Middle-market lending will be led by finance companies and other non-bank lenders that can provide flexible capital to meet the needs of many sponsors and deals.
Banks will continue to be less active in financing traditional loans for more highly leveraged transactions, as the regulatory focus on these loans has reduced their risk appetite. Due to regulations, many sponsors are finding the structures proposed by banks are less flexible, with increased amortization requirements and very little maneuvering room for acquisition lines to effect platform growth strategies.
Not all middle-market finance companies will prosper in 2016. The most successful will be those with defined, proven investment standards; robust direct sourcing capabilities; deep-rooted investor and sponsor relationships; and the ability to consistently raise long-term flexible capital to fund future growth.
Newer, unproven platforms with limited access to capital and a lack of relationships will struggle with market share, as will lenders grappling with investments in sectors such as oil, gas, commodities and mining. Lenders that depend heavily on access to the public debt and equity markets will face similar hurdles.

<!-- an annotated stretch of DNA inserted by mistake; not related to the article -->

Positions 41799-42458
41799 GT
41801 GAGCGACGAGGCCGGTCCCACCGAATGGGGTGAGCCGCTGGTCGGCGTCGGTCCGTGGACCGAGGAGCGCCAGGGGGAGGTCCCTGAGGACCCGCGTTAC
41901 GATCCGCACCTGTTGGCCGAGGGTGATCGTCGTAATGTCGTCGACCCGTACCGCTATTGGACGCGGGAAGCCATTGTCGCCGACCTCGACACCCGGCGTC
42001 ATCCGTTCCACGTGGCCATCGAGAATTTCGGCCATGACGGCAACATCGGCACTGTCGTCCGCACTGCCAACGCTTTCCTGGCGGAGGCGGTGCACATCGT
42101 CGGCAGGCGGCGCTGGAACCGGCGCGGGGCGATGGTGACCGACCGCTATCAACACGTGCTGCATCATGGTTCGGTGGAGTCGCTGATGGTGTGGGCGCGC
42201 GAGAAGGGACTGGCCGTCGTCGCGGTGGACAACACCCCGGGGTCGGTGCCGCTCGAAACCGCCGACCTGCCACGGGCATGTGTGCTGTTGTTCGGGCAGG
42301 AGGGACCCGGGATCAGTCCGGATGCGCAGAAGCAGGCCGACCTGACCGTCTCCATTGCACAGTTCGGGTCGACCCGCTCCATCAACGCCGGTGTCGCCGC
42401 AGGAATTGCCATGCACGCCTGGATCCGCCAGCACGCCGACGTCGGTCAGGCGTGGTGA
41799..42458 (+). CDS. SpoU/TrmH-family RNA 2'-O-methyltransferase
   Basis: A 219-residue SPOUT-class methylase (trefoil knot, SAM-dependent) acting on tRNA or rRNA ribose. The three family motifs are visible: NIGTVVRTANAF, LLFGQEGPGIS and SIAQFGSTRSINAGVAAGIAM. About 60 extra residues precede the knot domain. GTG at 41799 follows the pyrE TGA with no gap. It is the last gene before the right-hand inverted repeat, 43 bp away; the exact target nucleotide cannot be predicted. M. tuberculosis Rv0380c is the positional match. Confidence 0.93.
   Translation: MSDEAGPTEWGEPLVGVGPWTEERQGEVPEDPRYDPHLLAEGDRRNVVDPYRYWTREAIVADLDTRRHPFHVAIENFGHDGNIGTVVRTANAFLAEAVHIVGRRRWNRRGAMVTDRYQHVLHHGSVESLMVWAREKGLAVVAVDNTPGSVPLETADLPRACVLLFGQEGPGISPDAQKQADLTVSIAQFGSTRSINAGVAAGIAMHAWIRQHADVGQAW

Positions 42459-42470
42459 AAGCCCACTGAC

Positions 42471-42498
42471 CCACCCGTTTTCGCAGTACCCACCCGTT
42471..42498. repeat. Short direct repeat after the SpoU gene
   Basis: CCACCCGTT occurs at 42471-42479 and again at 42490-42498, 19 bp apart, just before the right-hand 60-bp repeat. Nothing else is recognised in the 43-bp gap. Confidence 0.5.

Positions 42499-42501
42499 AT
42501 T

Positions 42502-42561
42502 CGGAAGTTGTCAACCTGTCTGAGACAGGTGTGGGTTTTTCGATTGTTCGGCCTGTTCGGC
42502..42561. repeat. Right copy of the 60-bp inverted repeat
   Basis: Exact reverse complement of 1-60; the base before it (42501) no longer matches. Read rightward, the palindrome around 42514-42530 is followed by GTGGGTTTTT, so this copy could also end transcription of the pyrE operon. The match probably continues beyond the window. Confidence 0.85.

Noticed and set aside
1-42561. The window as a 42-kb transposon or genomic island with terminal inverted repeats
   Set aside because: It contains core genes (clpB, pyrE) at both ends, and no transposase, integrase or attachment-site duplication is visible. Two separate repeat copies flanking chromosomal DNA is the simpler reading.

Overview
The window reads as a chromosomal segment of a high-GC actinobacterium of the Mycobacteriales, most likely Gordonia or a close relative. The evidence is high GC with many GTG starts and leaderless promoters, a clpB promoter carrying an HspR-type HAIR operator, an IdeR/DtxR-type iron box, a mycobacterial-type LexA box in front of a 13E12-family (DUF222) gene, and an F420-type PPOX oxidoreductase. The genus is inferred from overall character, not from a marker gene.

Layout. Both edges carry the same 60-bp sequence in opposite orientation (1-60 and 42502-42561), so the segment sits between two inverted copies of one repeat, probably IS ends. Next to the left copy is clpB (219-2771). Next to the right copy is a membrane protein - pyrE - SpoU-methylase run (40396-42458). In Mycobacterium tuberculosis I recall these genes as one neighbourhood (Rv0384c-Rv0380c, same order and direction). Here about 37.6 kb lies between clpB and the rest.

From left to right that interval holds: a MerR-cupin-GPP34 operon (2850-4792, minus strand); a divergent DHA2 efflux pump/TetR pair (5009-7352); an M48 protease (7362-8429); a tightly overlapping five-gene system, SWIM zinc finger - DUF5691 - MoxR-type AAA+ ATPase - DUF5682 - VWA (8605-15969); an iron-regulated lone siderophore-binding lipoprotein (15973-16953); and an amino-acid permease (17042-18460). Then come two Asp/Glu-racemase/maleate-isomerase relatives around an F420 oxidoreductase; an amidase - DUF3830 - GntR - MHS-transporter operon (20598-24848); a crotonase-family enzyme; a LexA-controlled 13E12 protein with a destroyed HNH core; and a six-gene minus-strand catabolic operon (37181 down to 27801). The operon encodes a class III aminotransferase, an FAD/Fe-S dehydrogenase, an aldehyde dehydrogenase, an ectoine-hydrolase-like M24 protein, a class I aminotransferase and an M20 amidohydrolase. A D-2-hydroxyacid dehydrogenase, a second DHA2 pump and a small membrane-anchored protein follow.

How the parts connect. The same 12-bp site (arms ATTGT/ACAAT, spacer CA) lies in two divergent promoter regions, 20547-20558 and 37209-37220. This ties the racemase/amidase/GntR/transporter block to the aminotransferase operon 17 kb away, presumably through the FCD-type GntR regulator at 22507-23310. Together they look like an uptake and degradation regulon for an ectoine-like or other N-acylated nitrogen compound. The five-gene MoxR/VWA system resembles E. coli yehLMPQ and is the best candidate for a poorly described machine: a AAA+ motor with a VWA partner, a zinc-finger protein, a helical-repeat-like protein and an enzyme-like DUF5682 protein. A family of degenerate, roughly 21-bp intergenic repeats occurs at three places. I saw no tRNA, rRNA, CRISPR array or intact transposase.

As the economy brought more liquidity to the middle-market in recent years, there was a steady shift toward more favorable terms for borrowers. This has been particularly evident in the high-yield and broadly syndicated loan markets, but it is also true of the middle-market.
Today, experienced lenders who have managed through multiple cycles are beginning to recalibrate terms to reflect prevailing conditions and the possibility of an economic downturn in the next few years. In some cases, the pendulum is swinging towards more conservative terms, including tightened covenant packages, reduced “large market terms” and a dramatic drop in middle-market covenant-lite issuances. This discipline is critical for the long-term health of middle-market lending, but may temporarily impact activity as the market adjusts.
Although early, pricing for new middle-market deals has started to trend slowly upwards. The recent actions of the Federal Reserve Bank, coupled with tightening institutional CLO markets and valuation pressure experienced by public BDCs, are expected to lead to continued, gradual pricing upticks in the near-term. This will begin to reverse a fairly long period of contracted pricing that reflected the growing supply of low-cost middle-market capital. But by historical standards, interest rates remain comparatively low and are certainly attractive enough to transact deals.
Originally published in Private Debt Investor’s February 2016 issue